The Secret History Of: The Starck 2 bath

It's the classic free-standing tub. You might even have one that looks pretty similar. But this is a Philippe Starck and it costs around £5,000. The Starck 2 was the first contemporary free-standing bathtub. Before this, there was only the Victorian roll-top, which took your bathroom design in a retro direction. But this was double-ended, seamless and very modern. And it became the blueprint for the new, minimalist bathroom style.

Rachel Martin, head of merchandising at designer bathroom store CP Hart, where you can buy one for £3,318 in the sale, said: "Since the 19th century, free-standing baths have been a sought-after luxury in the UK. In 1994, the German bath manufacturer Hoesch launched the first premium-branded, acrylic, double-ended, free-standing bath designed by Philippe Starck. This was designed around a bucket shape.

"Four years later, the 2 bath was launched... which soon became our best-selling bath ever."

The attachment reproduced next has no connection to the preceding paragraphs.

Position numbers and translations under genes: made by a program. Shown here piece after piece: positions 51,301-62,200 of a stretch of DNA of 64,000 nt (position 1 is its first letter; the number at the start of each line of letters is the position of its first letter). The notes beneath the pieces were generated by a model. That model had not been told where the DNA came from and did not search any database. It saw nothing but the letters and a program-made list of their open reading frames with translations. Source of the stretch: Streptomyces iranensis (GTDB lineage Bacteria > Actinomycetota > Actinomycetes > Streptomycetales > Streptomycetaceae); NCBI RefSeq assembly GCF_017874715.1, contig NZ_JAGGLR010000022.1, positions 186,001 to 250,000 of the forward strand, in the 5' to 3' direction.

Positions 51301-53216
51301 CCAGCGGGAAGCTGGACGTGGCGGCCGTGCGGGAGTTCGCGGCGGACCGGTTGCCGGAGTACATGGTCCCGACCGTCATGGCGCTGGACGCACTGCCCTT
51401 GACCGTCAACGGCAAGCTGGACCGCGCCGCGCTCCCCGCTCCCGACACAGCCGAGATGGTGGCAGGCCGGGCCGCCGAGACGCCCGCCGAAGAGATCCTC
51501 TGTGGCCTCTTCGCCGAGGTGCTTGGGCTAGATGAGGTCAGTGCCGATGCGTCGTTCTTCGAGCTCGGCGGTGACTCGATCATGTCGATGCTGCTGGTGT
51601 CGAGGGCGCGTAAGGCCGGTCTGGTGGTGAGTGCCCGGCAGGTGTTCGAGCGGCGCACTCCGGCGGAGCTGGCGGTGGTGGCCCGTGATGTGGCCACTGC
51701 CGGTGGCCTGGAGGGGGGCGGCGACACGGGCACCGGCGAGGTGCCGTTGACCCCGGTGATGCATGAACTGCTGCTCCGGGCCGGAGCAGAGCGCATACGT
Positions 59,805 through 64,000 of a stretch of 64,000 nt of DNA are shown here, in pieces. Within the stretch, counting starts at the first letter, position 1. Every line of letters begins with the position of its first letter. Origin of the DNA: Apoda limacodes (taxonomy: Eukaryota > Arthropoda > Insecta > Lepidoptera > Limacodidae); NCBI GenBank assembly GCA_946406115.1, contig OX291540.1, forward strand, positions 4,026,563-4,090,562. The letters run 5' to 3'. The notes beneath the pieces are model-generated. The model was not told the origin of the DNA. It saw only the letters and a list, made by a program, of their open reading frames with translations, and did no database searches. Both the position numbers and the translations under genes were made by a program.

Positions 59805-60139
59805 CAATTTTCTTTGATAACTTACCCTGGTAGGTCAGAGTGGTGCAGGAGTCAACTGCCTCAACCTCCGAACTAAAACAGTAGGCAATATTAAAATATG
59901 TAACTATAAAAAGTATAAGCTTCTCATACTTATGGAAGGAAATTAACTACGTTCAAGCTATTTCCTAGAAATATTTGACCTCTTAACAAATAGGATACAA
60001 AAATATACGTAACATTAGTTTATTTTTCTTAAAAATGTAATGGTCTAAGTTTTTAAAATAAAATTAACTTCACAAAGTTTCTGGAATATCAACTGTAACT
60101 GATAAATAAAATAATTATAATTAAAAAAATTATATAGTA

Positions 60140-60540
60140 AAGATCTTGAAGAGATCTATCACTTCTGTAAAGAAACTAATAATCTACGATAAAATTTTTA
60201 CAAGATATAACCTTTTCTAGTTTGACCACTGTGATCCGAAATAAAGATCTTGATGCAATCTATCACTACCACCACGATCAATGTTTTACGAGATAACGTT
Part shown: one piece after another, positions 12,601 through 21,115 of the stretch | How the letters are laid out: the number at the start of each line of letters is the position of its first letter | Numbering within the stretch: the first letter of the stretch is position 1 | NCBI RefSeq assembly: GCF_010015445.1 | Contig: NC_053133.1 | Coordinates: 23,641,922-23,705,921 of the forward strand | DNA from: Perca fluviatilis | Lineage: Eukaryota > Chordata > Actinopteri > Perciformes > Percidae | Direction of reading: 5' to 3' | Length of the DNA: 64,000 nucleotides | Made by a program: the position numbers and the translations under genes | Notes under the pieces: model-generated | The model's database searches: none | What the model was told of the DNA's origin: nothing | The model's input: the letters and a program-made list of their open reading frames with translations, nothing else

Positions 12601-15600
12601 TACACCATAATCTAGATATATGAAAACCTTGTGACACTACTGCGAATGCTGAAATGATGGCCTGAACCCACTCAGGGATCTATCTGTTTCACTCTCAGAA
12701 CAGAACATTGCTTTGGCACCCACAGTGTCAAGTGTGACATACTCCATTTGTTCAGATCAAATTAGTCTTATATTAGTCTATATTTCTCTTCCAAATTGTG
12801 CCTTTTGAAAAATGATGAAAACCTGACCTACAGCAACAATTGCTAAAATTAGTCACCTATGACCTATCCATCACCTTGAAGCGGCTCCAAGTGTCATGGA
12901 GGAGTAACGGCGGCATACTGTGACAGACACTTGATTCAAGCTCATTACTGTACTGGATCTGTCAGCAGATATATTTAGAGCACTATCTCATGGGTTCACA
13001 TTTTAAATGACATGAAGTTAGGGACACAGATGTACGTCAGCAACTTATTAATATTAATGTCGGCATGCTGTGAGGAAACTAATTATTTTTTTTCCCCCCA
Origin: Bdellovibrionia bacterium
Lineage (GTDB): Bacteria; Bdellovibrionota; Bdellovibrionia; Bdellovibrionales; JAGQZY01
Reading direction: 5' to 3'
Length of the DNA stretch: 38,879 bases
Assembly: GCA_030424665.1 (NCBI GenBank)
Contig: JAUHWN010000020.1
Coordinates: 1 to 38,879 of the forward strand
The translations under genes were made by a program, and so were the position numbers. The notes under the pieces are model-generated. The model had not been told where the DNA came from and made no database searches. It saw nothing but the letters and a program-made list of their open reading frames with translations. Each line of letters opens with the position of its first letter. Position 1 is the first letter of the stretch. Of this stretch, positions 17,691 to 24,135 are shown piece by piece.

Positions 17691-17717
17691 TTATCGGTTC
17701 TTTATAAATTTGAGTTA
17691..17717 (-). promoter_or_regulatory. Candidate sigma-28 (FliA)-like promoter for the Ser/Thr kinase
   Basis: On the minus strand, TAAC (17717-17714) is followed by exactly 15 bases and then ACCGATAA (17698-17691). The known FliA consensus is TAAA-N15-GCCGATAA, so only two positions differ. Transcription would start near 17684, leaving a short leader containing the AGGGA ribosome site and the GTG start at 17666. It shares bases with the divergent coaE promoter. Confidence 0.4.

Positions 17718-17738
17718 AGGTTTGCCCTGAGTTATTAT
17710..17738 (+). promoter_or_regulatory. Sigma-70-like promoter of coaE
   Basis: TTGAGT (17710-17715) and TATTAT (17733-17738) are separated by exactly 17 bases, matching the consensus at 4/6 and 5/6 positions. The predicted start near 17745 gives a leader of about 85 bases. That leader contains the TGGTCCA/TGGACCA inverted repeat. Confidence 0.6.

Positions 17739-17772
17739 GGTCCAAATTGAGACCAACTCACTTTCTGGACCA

The Starck 2 combined an outside shell of polyurethane with an inside of acrylic – a novel mix. This, coupled with its seamless finish inside and out, gave it universal appeal, as acrylic has similar heat-retaining qualities to cast iron but is much lighter. Some vintage cast-iron baths need the floor to be strengthened as they weren't designed to be put upstairs.

In an interview in 2008, Starck spoke about the creation of the salon d'eau, a concept dreamt up shortly before the 2 bath and which would ultimately lead to its creation as part of his idea that the bathroom should be a place for pleasure.

"Before, a bathroom was just a room where you washed yourself. It was not very glamorous. We invented this salon d'eau as a room for pleasure. All the pieces, the sink, the bathtub – everything was like a piece of furniture. Have a fireplace, a thing like that, and it [the bathroom] becomes a place to rest and to speak with the love of your life," he said.

"Since its launch, some 10,000 2 baths have been sold globally and it is probably the most iconic freestanding bath in the world and therefore the most copied," Rachel said.

Even Starck has acknowledged that his work is widely copied: "There are an awful lot of copies of my furniture [but especially of the bathroom range]. I have never seen anything like it. Many of the copies are so exact that even I have to look twice at times."